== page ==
Age-appropriate assistance systems make a considerable contribution towards enabling older people to live autonomous lives at home. 91 % of German experts, 75 % of those representing France, 74 % of the Belgian and 73 % of the Luxembourgish experts anticipate deployment of these assistance systems in private households by 2030 at the latest. 71 % of experts believe that housing associations will achieve ten per cent of their revenues by 2030 at the latest with social housing management and services taking care of the elderly.

According to 18 % of experts, at least ten per cent of the population will live in a multigeneration house by 2020 with separate apartments for various generations as well as some rooms for common use. 61 % of experts believe that this scenario will come to pass by 2030 at the latest.

Smart mobility – the success of electro-mobility depends on new drive technologies and infrastructures
76 % of all experts interviewed rate the self-commitment by their respective national governments to achieve a certain penetration rate for electric vehicles by 2020 as unrealistic. Only the French, representing 44 %, are optimistic that two million registered electric vehicles could be the reality by 2020 as public facilities are obliged to change over to electric vehicles.

Electric vehicles are only more environmentally friendly than cars with petrol or diesel engines if they are powered by electricity sourced from renewable energies. The experts do not regard this specification as capable of being realised either. A mere 23 % assume that 70 % of electric vehicles will be supplied with electricity from renewable energies by 2020. 30 % anticipate this rate being achieved between 2020 and 2030.

The role of the energy suppliers in the area of electro-mobility should not be underestimated: 65 % of experts are of the opinion that energy suppliers will adopt a key role in the distribution of electric vehicles.

Industry and politics are investing heavily in the development of alternative drive technologies. 75 % of those experts interviewed think that an entirely new battery technology will have asserted itself by 2030. 51 % of experts believe that electric vehicles will be primarily equipped with plug-in hybrid drives by 2020. This is however only a bridging technology. 68 % of experts anticipate that fuel cell technology will be industrially practical by 2030 and available at affordable prices. 99 % of experts regard the high procurement costs, 81 % the low range and limited battery life for the essential obstacles to successful development by electric vehicles on the market.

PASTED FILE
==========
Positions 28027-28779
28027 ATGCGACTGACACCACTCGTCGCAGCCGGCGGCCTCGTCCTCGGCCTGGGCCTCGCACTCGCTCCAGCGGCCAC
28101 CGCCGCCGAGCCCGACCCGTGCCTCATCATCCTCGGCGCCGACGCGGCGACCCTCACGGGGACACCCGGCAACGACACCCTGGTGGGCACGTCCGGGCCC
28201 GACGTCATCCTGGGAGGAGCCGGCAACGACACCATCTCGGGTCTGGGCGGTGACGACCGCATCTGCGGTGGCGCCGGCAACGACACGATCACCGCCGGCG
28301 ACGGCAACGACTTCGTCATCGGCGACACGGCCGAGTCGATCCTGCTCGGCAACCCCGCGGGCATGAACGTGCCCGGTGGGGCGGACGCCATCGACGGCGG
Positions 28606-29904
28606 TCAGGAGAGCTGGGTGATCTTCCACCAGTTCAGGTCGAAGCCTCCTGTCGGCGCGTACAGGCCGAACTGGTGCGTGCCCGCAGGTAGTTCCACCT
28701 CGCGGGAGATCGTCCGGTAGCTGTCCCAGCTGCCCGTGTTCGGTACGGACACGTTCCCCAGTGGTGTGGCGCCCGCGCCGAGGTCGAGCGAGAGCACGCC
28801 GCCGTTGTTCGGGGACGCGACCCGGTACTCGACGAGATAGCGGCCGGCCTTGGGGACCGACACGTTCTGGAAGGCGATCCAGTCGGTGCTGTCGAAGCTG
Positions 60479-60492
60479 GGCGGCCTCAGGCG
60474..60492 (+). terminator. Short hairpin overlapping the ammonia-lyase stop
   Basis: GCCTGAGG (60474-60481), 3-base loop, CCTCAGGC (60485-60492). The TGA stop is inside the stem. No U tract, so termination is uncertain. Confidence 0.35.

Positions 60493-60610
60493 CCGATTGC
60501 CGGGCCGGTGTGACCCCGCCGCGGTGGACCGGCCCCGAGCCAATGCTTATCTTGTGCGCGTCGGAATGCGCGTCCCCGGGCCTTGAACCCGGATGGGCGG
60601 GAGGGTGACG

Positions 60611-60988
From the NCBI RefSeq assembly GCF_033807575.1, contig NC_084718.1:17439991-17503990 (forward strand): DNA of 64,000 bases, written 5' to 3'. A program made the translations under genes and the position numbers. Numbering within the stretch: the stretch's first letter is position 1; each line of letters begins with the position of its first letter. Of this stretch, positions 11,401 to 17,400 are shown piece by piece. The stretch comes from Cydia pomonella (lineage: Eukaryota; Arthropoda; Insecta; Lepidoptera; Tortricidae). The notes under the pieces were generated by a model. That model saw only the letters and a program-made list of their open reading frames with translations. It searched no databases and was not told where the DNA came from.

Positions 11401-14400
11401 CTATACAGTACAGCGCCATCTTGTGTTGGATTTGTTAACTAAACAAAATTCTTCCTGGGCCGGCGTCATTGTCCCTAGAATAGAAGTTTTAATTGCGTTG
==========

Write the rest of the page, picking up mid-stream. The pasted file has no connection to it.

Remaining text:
85 % of experts believe that the infrastructure for electro-mobility comprising charging stations and smart park & ride systems will be established comprehensively in public parking spaces and multi-storey car parks by 2030. 70 % of experts are of the opinion that quick charging stations where charging processes can be reduced to thirty minutes will be universally available by 2030. More than half of the experts interviewed assume that these charging stations will be largely operated by energy supply companies as early as 2020.

53 % of experts assume that the park & ride systems in large cities will be exclusively reserved for electric vehicles by 2030. 72 % of all those interviewed believe that “Mobility on Demand”, i.e. car-sharing with mobile and transparent reservation and billing systems, will have finally asserted itself by 2030.

38 % of experts regard a scrappage scheme for standard vehicles as likely to have established itself by 2030. 64 % regard it as possible that by 2030 the monetary incentives will disappear and electric vehicles will only be rewarded in the form of special parking zones and driving lanes.

Initial results of the survey were presented at the ENOVOS FUTURE SUMM IT on 22 November 2012. The full ENOVOS TRENDWATCH 2020 report can now be downloaded free of charge from www.enovos-future-summit.eu.